Rites and rights in death: contemporary management of the repatriation of African human remains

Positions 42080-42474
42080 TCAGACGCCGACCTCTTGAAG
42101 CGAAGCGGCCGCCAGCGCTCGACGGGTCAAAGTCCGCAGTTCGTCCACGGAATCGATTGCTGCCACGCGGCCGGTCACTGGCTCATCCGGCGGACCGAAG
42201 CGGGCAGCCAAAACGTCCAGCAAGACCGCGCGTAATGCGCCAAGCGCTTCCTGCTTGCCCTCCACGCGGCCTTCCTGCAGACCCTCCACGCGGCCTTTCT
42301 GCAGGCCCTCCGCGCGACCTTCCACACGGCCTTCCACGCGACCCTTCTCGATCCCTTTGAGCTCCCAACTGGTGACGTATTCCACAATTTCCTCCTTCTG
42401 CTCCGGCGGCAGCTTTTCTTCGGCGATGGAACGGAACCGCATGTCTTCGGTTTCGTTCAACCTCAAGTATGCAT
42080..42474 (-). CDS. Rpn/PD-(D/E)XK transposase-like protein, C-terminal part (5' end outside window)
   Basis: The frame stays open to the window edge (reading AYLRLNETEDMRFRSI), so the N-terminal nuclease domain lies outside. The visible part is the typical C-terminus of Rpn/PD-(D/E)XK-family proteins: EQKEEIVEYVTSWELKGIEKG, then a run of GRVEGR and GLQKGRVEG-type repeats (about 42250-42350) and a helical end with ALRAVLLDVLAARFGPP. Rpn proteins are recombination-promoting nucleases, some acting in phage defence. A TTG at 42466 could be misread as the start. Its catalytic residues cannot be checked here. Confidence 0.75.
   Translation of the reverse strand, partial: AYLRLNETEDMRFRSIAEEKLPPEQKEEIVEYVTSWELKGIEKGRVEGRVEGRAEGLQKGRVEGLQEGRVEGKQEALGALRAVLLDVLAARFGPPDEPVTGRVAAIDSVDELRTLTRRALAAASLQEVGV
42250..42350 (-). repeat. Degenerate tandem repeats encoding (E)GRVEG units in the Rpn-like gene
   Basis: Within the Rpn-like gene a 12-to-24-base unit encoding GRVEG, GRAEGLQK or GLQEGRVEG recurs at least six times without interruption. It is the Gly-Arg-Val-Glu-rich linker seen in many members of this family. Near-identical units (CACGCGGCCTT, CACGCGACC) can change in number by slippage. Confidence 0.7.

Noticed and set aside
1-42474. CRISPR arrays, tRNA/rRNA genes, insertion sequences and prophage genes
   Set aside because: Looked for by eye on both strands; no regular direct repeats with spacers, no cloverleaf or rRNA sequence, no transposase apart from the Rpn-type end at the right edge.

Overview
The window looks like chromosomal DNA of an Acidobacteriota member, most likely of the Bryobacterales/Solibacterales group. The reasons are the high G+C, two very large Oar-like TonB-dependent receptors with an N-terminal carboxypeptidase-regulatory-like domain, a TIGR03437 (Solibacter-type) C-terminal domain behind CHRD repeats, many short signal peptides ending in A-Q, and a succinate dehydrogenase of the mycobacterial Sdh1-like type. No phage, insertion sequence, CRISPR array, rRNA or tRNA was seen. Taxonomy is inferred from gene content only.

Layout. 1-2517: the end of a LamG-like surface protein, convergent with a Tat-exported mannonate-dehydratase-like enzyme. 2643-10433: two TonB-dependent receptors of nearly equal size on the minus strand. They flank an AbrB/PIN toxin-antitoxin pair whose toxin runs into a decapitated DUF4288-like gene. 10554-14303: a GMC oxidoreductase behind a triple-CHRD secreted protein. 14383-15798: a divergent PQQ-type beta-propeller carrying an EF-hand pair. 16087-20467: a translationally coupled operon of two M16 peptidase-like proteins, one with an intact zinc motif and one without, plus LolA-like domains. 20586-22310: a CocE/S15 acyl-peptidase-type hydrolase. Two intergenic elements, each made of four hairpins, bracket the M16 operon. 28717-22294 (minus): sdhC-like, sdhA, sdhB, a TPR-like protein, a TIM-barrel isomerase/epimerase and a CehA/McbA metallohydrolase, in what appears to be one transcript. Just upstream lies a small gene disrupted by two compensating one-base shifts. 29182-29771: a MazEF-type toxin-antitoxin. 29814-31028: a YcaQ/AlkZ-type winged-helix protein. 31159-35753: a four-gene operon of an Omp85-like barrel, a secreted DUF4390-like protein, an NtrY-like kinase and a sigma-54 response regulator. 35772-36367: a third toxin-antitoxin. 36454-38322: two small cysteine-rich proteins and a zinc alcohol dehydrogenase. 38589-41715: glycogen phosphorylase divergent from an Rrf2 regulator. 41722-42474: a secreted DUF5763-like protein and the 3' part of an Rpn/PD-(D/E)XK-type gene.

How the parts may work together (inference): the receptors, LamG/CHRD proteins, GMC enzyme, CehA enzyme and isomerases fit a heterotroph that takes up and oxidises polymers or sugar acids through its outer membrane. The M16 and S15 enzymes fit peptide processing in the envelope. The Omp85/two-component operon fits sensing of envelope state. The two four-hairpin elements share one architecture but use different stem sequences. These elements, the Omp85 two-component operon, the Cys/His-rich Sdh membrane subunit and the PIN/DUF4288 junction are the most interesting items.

Migration management generally concerns itself with theoretical explanations and practical solutions for living migrants and migration situations. To “end” the migration cycle, suggested solutions range from high border walls to deter economic migrants to post-conflict voluntary repatriation of refugees. What “end” solutions, however, are available for the bodies of migrants who die while outside their native country? Who asserts agency, how, and to what end? This paper will explore the phenomenon of international human remains repatriation and the agents active within the process. With the use of two highly debated historical cases of repatriated African bodies (Sarah Baartman and “El Negro”), this paper will examine the way in which the themes within specialised, historical repatriations and contemporary repatriations of deceased African migrants from the city of Johannesburg can be used to reflect upon each other. With this focus on post-mortem repatriation, this paper aims to uncover some of the practical concerns and key theories that govern the prioritisation, negotiation and finalisation of a resting place for migrants in Africa.